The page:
a picture tells a thousand words

Every dancer hopes to have some amazing photos of them in their element to keep for posterity, but few have truly had that wish fulfilled. Over the years, I've been involved in many photoshoots, as well as had numerous professional photos taken at performances. After it, you purchase the photos excitedly, and inevitably, it's always bittersweet. In a photoshoot, it's so difficult to have the photographer and the model on the same page artistically, as both are artists in their own right. In a performance, with hair, arms, legs everywhere, it's extremely difficult to get shots that both reflect the energy and mood of the performance, as well as capturing beauty in the movement.

Let's face it, dancers, and most performance artists, are vain. By vain, I don't mean we want to look perfect - but clearly, as someone dedicated to performance, we want to present something beautiful, whatever we may perceive beauty to be. I'm extremely lucky - last year I got the opportunity to do a photoshoot with someone in Singapore on one of my trips home. Wei Li is an unassuming man, but I knew him to be passionate about photography.

To my delight, when he showed me some of the images he'd already taken of my dancer friends in Singapore, I gasped with happiness. Here was a man who not only understood dance, but he had the same artistic viewpoint as me! Quickly I got changed into my outfit, and off we went.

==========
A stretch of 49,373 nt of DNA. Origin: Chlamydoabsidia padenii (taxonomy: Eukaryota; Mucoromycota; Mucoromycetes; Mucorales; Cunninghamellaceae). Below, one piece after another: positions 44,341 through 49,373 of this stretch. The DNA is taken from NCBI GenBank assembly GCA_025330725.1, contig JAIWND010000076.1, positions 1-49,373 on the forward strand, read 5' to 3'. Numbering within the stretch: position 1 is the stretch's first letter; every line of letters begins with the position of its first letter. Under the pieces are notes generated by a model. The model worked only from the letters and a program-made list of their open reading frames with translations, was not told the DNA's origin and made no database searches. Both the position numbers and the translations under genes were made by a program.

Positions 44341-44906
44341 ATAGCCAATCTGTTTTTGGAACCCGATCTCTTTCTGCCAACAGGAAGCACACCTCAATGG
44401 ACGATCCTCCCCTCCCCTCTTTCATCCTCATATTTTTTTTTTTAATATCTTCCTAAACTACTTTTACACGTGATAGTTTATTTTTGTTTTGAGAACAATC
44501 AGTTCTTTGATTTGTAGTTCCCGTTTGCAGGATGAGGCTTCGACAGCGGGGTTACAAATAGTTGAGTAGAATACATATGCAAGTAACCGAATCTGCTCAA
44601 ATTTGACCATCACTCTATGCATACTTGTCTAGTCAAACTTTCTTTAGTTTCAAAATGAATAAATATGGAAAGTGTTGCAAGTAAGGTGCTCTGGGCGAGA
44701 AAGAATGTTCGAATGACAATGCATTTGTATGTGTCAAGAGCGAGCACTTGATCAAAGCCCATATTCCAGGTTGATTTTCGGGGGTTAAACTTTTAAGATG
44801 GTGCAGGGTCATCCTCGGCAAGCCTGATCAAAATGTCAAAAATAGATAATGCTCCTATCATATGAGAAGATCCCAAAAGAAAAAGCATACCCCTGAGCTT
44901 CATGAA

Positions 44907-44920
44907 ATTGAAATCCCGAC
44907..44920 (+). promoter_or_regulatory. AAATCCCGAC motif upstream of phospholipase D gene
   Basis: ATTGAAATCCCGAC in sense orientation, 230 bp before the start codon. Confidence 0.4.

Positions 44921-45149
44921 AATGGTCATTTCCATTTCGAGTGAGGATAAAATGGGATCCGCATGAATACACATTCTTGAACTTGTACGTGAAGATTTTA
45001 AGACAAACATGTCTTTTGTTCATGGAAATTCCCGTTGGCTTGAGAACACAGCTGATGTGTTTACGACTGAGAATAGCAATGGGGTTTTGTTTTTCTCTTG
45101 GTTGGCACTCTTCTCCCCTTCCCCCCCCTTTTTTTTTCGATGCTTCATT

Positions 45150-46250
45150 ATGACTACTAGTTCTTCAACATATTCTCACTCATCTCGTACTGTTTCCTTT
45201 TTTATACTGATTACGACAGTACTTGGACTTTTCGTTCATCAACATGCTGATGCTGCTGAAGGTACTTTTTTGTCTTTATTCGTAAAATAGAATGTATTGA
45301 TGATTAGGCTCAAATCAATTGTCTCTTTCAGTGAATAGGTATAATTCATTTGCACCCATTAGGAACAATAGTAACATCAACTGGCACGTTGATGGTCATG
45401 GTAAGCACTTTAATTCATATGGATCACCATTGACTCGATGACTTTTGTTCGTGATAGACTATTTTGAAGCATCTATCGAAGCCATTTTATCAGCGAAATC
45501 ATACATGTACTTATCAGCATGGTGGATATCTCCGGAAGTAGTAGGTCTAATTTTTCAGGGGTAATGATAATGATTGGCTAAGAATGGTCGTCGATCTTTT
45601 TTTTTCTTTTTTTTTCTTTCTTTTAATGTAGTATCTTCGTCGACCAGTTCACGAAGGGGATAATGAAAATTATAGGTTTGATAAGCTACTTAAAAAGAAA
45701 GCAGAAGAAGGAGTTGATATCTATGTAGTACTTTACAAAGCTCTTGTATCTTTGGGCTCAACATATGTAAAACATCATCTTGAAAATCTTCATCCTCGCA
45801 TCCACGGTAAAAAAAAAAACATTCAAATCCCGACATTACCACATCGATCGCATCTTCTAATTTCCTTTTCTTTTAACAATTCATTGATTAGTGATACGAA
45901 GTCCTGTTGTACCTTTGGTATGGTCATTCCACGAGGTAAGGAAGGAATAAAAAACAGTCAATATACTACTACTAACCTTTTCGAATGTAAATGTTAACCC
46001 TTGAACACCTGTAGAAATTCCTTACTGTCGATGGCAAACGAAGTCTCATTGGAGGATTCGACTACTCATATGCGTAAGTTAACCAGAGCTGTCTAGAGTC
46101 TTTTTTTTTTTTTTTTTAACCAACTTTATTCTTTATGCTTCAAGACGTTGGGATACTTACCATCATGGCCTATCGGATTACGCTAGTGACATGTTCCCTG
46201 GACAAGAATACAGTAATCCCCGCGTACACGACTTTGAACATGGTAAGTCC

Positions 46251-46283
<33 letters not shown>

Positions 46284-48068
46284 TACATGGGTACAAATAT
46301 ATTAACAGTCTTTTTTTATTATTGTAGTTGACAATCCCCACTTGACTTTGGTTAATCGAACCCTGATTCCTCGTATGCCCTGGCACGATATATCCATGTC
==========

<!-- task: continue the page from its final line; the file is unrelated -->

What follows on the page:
Wei Li was perfect as a photographer - he coached, cajoled and encouraged me when I felt uninspired. He told me exactly what he wanted me to do, but was also spontaneous whenever I broke into my own thing. He understood the fatigue that comes with doing the same. move. 100. times. to get the one photo, and best of all, he let me look at the images he captured as we went along, so I got an on-the-go insight into what he was creating.

The results? You tell me. And the next time you are in Singapore, you contact Wei Li. His genius speaks for itself. These are photos I'm proud of, that I want to represent me, photos I'll want to keep for my grandchildren, photos that I think can inspire people to dance, to dare to dream. Thank you Wei Li.

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And my personal favorite (I was getting tired and cranky, he told me to strike a pose, I err let out a bit of a yell):

Sharon Pakir shot by Chen Wei Li